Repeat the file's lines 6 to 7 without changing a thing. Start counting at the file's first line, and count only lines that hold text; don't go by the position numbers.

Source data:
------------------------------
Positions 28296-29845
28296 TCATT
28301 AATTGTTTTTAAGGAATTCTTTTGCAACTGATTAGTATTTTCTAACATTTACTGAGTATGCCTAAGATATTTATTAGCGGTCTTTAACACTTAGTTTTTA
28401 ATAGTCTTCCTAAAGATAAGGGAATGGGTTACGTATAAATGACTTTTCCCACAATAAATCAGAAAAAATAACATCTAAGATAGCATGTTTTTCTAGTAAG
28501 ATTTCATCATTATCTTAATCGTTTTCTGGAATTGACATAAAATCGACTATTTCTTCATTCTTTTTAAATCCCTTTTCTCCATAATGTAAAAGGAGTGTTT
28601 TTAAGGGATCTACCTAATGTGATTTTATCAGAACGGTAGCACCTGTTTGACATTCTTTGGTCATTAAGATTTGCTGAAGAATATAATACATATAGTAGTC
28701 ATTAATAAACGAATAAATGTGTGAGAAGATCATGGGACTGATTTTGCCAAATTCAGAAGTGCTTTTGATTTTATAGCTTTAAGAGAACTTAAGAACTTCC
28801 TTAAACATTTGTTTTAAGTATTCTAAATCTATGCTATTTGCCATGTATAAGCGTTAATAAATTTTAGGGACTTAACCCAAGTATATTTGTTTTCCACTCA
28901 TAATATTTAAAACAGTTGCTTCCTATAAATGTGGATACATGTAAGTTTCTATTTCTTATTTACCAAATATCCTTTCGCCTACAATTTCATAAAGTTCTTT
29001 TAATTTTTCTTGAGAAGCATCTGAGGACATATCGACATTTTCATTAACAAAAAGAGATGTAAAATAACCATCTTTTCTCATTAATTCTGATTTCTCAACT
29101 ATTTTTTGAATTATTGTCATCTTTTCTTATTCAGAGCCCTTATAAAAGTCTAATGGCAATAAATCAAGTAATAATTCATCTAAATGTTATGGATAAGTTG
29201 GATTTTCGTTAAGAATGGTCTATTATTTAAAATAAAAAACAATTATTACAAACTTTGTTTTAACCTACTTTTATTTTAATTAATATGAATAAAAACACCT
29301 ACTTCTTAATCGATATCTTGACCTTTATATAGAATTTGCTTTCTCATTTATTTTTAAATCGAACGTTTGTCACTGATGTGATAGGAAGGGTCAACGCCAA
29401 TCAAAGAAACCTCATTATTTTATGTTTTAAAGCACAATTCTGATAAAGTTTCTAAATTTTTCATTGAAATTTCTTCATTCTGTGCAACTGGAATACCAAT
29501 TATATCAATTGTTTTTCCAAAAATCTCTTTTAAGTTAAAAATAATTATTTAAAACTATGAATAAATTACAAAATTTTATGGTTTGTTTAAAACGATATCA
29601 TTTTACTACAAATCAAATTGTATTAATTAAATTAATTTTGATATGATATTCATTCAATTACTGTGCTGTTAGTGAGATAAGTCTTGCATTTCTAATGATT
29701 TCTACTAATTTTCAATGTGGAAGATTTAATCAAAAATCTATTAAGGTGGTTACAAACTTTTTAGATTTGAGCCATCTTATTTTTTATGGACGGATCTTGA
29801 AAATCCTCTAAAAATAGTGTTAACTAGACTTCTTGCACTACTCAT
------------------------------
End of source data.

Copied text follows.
28601 TTAAGGGATCTACCTAATGTGATTTTATCAGAACGGTAGCACCTGTTTGACATTCTTTGGTCATTAAGATTTGCTGAAGAATATAATACATATAGTAGTC
28701 ATTAATAAACGAATAAATGTGTGAGAAGATCATGGGACTGATTTTGCCAAATTCAGAAGTGCTTTTGATTTTATAGCTTTAAGAGAACTTAAGAACTTCC